Ignoring the blaring horns of cars forced to slow down to let him pass, Nathan crossed the road at the point where he and Dwain had been arguing the previous evening, and disappeared into the gloom of the alleyway next to Lee’s Arcade.

He unlatched the gate, crept across the garden and peered into the darkness of the shed. He pulled out a torch and shone the light through the window. After a few seconds, in amongst the gardening equipment and mountain bikes, he spotted the lawnmower sitting behind a Suzuki FA50 moped.

He clicked the torch off, spun it around in his palm and used the handle to smash the window. Clearing away the shards of glass, he reached inside at full stretch, grasped the lawnmower’s handle and pulled it towards the window. He placed his elbows on the window frame for leverage and lifted the lawnmower up into a horizontal position. But the lawnmower was heavier than he’d anticipated, so, as he paused to gain a little more strength in his arms, the lawnmower fell into the moped, causing the bike to crash to the floor with a loud, nasty crack.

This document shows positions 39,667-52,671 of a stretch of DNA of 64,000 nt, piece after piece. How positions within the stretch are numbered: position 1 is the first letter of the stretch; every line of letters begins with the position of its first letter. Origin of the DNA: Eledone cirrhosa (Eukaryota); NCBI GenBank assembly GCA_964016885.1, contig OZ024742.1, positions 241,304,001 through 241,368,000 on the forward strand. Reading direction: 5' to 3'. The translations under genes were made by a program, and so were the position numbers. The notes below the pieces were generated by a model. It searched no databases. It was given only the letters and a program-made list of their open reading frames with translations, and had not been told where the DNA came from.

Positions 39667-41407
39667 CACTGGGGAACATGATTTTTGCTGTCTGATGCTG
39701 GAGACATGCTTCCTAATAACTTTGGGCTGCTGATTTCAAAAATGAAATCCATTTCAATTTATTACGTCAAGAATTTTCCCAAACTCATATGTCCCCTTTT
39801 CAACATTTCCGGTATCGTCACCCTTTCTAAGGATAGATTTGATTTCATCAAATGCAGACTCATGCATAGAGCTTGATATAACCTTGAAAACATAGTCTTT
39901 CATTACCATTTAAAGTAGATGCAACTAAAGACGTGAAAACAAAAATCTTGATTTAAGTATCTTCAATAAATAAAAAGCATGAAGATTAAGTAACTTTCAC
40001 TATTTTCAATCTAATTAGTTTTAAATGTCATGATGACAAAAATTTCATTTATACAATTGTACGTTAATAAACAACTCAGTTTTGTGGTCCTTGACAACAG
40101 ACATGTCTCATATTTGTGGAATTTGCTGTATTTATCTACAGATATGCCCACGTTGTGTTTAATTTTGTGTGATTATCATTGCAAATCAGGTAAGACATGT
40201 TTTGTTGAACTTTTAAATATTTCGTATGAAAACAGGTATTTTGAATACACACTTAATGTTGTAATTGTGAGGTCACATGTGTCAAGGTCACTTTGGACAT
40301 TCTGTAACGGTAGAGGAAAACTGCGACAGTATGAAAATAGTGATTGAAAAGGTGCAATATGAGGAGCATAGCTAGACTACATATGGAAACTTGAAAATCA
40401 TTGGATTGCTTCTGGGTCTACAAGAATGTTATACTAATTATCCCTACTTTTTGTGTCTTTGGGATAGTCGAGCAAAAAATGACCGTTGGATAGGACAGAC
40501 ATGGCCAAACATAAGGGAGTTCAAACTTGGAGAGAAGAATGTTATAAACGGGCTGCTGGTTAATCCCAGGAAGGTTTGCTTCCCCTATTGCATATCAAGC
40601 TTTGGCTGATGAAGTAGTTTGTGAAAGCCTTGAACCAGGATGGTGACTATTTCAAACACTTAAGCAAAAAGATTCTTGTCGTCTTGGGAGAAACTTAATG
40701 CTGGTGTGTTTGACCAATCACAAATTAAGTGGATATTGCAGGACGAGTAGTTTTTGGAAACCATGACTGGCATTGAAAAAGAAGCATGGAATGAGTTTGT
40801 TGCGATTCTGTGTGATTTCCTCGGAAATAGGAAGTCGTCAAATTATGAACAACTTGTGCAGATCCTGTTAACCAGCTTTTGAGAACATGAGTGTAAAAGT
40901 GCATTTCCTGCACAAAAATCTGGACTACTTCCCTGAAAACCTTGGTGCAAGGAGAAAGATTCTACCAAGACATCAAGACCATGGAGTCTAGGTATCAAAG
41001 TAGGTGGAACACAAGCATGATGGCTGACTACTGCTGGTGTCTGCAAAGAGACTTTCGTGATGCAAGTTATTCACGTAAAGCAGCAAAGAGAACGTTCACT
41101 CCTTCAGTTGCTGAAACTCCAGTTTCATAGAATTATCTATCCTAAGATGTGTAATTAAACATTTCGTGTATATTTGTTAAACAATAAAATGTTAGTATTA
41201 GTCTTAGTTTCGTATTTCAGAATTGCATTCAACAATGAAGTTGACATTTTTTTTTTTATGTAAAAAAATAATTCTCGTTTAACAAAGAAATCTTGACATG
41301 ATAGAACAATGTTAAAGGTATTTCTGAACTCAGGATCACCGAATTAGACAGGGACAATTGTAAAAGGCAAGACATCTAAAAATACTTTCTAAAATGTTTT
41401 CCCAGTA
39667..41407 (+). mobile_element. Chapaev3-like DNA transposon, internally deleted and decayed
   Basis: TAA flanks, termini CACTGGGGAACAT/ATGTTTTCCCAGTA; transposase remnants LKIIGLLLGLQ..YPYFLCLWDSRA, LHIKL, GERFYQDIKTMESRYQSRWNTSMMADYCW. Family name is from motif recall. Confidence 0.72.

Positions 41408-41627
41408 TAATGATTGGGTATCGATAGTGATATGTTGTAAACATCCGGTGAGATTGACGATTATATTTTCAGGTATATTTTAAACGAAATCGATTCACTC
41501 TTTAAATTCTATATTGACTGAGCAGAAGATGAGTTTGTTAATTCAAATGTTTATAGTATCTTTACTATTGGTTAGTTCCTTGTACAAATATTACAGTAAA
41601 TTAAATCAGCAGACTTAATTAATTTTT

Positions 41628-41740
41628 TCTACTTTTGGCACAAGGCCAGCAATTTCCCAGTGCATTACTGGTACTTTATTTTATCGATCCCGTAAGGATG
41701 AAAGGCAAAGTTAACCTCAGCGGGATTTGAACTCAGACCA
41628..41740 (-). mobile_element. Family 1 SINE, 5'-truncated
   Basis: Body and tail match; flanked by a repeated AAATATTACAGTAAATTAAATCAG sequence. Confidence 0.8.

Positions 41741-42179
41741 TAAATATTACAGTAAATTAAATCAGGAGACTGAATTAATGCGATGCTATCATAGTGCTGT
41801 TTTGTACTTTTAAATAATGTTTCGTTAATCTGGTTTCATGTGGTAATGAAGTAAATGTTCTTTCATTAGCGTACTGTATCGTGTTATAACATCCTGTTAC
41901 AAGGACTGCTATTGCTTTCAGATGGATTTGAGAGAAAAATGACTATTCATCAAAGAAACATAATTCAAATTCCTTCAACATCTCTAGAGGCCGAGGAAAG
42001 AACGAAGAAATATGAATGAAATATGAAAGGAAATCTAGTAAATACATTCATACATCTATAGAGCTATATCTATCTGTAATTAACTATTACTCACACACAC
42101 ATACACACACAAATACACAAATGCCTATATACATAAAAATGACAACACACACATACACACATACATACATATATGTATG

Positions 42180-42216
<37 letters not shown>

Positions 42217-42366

He spun around to make sure no one had heard the noise, rivulets of icy sweat breaking across his brow.

Finally, seeing no movement from the back of the house, he hauled the lawnmower through the window and lugged it out to the street.

*